I can envision no more perfect visual representation of my Dune world than John Schoenherr’s careful and accurate illustrations.

High praise indeed, but truly deserved, for as Jeff Love pointed out in Omni Reboot, Schoenherr’s illustrations are “the most important science fiction art ever created.”

(9) Jason Sanford posted a collection of tweets under the heading “The fossilization of science fiction and fantasy literature”. Here are some excerpts.

https://twitter.com/jasonsanford/status/660782118356783104

https://twitter.com/jasonsanford/status/660783781654233088

https://twitter.com/jasonsanford/status/660789856075948034

Although I have friends that do exactly what Sanford complains about, he doesn’t hang with them, read their fanzines, or (I’d wager) even know their names, so I’m kind of curious whose comments sparked off this rant.

Personally, I’m prone to recommend Connie Willis or Lois McMaster Bujold if I’m trying to interest someone in sf – though both have been around over 25 years and aren’t spring chickens anymore either.

People recommend what they know and esteem. It’s perfectly fine to argue whether recommendations will win fans to the genre, but it seems petty to act as if pushing “classic” choices is a war crime.

(10) John Scalzi was more or less content with Sanford’s line of thought, and responded with “No, the Kids Aren’t Reading the Classics and Why Would They”.

Writer Jason Sanford kicked a small hornet’s nest earlier today when he discussed “the fossilization of science fiction,” as he called it, and noted that today’s kids who are getting into science fiction are doing it without “Asimov, Clarke, Heinlein and Tolkien.” This is apparently causing a moderate bit of angina in some quarters.

I think Sanford is almost entirely correct (the small quibble being that I suspect Tolkien is still common currency, thanks to recent films and video games), nor does this personally come as any particular shock. I wrote last year about the fact my daughter was notably resistant to Heinlein’s charms, not to mention the charms of other writers who I enjoyed when I was her age… thirty years ago. She has her own set of writers she loves and follows, as she should. As do all the kids her age who read.

The surprise to me is not that today’s kids have their own set of favorite authors, in genre and out of it; the surprise to me is honestly that anyone else is surprised by this.

(11) “The kids” who don’t read the classics are one case, would-be sf writers are another, explains Fynbospress in “Slogging forward, looking back” at Mad Genius Club.

Kris Rusch has also noted how many young writers she’s run into who are completely ignorant of the many, many female authors who’ve been in science fiction and fantasy since the start. Among other reasons, many of their works have gone out of print, and the new writers coming in may not have read the old magazines, or picked up the older, dated-artwork books at the used bookstores. So they really, truly, may not know that their groundbreaking new take has been done to death thirty years before they came on the scene, or that they’re trying to reinvent a wheel that has not only been invented, it’s evolved to all-wheel drive with traction control.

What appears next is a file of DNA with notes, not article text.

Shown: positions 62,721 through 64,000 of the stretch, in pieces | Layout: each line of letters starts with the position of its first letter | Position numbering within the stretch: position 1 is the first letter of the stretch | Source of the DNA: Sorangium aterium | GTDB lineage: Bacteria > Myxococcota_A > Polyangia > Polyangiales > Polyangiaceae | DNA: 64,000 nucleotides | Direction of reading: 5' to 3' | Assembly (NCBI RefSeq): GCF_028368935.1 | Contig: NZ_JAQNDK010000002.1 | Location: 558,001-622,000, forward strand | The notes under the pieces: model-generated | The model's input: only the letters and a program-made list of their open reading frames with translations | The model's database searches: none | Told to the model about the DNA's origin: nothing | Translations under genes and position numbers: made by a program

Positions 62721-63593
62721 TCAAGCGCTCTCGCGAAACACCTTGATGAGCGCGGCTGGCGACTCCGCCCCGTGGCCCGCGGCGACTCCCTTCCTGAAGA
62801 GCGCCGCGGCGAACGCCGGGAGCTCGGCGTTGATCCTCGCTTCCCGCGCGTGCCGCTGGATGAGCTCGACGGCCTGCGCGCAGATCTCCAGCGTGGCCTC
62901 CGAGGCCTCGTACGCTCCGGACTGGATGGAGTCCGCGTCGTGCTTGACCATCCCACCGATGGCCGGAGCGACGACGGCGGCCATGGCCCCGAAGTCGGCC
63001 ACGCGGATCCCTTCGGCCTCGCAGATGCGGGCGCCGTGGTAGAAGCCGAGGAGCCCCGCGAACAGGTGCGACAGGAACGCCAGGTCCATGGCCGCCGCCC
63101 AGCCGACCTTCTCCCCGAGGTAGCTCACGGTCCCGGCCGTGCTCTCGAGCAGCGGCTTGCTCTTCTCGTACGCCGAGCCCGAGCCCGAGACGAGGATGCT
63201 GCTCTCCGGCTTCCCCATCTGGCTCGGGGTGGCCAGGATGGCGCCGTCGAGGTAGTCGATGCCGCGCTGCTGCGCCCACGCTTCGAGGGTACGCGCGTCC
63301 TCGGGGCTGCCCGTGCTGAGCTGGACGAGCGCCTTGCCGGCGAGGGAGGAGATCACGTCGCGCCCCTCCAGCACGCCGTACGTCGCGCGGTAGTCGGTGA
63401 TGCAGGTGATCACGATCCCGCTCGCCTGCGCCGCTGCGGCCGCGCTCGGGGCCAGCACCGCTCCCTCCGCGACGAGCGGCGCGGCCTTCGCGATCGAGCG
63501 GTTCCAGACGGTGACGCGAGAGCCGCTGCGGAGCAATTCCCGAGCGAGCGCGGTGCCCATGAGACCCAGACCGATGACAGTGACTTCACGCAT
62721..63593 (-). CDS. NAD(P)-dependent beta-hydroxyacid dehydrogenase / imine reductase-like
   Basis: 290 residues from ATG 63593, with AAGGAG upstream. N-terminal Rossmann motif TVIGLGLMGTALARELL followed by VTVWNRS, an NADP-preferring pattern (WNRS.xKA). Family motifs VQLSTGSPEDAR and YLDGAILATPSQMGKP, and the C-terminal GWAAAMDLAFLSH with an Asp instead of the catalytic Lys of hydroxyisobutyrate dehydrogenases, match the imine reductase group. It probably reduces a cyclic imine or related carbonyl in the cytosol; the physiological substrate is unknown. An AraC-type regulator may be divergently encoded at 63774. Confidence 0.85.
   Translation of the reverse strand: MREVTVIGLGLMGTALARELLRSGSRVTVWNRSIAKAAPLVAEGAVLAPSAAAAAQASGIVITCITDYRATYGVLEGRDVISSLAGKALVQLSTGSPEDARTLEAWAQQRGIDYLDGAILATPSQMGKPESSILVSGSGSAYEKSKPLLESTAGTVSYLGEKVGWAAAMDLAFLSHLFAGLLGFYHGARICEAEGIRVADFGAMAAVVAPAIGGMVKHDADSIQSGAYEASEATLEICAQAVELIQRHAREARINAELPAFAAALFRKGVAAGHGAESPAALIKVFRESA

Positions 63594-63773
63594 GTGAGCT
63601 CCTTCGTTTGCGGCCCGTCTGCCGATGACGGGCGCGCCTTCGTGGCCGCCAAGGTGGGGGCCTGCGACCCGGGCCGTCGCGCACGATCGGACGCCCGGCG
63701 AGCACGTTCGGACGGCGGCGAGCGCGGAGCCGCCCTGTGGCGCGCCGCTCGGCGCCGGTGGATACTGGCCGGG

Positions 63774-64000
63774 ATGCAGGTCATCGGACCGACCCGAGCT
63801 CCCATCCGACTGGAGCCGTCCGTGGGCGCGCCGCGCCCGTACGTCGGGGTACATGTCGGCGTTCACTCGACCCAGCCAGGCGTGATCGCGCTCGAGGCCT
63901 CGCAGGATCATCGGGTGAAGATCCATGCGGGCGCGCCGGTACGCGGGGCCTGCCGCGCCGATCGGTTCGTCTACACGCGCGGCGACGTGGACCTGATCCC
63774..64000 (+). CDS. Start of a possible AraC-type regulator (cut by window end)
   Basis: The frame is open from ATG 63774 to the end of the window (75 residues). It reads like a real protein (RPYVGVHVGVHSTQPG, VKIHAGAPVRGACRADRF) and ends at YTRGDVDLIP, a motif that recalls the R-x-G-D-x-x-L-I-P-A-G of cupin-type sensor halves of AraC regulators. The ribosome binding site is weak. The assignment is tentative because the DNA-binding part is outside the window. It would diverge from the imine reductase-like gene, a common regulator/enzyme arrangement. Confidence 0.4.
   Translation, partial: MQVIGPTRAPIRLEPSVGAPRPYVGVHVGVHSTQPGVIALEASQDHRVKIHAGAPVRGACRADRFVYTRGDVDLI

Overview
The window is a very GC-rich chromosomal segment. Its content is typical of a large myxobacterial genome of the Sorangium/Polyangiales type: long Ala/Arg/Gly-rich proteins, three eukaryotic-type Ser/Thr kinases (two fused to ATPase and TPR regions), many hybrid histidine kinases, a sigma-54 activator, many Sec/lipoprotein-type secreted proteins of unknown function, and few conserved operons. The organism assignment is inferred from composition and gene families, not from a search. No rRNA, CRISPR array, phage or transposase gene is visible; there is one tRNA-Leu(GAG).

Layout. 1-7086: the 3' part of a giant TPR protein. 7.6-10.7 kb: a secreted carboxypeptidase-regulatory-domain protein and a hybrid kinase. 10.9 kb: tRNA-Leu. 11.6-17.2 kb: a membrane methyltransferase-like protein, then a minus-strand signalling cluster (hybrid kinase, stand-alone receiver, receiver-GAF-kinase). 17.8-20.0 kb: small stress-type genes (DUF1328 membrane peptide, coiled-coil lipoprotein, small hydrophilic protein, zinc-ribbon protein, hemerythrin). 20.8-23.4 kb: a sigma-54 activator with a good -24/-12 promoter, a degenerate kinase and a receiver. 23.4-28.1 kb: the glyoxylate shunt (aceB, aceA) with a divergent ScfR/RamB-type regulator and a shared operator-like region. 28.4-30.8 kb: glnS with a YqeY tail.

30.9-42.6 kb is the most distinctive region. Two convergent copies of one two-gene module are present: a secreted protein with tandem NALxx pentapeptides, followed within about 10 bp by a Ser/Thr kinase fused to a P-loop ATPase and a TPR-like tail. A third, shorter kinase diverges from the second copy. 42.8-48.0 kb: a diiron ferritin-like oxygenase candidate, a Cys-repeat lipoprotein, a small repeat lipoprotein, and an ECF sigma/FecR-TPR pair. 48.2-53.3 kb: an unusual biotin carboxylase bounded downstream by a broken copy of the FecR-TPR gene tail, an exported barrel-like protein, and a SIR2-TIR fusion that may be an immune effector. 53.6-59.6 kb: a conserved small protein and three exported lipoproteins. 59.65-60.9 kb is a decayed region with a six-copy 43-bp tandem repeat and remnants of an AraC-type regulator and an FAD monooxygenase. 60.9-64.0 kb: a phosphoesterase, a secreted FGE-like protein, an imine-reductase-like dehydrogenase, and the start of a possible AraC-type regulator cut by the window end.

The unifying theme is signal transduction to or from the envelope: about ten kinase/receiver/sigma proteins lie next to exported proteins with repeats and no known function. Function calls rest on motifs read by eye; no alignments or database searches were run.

(12) I can’t say that Vivienne Raper is going where no one has gone before in responding to the latest Wired article about the Hugos — “Five reasons why the ‘Battle for Pop Culture’s Soul’ isn’t about ‘white men’”.

[First three of five points.]

There are many reasons why I might be “angered” by previous Hugo winners.  And none of them are anything to do with ‘the increasingly multicultural makeup’ of the awards:

ONE

Science fiction’s most prestigious award‘ for Best Novel was decided in 2014 by fewer than 4,000 voters.

TWO

The Best Short Story for 2014 got onto the ballot with fewer than 43 nominations.

THREE

Popular blogger John Scalzi has won more Hugo Awards (inc. best fan writer) than Isaac Asimov – author of I, Robot – or Arthur C. Clarke. He also has 90K+ Twitter followers.

(13) Jeb Kinnison at Substrate Wars is more analytical and lands more punches in “The Death of ‘Wired’: Hugo Awards Edition”. Here are his closing paragraphs.

The various flavors of Puppies differ, but one thing they’re not is anti-diverse — there are women, people of various colors, gays (like me), religious, atheists, and on and on. The one thing they have in common is that they oppose elevating political correctness above quality of writing, originality, and story in science fiction. Many of the award winners in recent years have been lesser works elevated only because they satisfied a group of progressives who want their science fiction to reflect their desired future of group identity and victim-based politics. For them, it is part of their battle to tear down bad old patriarchy, to bury the old and bring themselves to the forefront of culture (and incidentally make a living being activists in fiction.) These people are often called “Social Justice Warriors” – they shore up their own fragile identities by thinking of themselves as noble warriors for social justice. Amy Wallace places herself with them by portraying the issues as a battle between racist, sexist white men and everyone else.

She then goes on to give some space to Larry Correia, Brad Torgerson, and Vox Day (Ted Beale). While her reporting about them is reasonably truthful, they report that she promised to interview Sarah Hoyt (who ruins the narrative as a female Puppy) but did not do so, and left out material from other interviews that did not support her slant. Tsk!

The piece is very long, but written from a position of assumed moral superiority and elite groupthink, a long fall from classic Wired‘s iconoclastic reporting. It’s sad when a quality brand goes downhill — as a longtime subscriber, I’ve noticed the magazine has grown thinner in the last year as ad revenues declined and competition from upstarts like Fast Company ate into their market. Now they are me-tooing major controversies for clicks. Once you see this dishonesty in reporting, you should never view such sources as reliable again.

(14) Sometimes I suspect AI stands for “artificial ignorance.”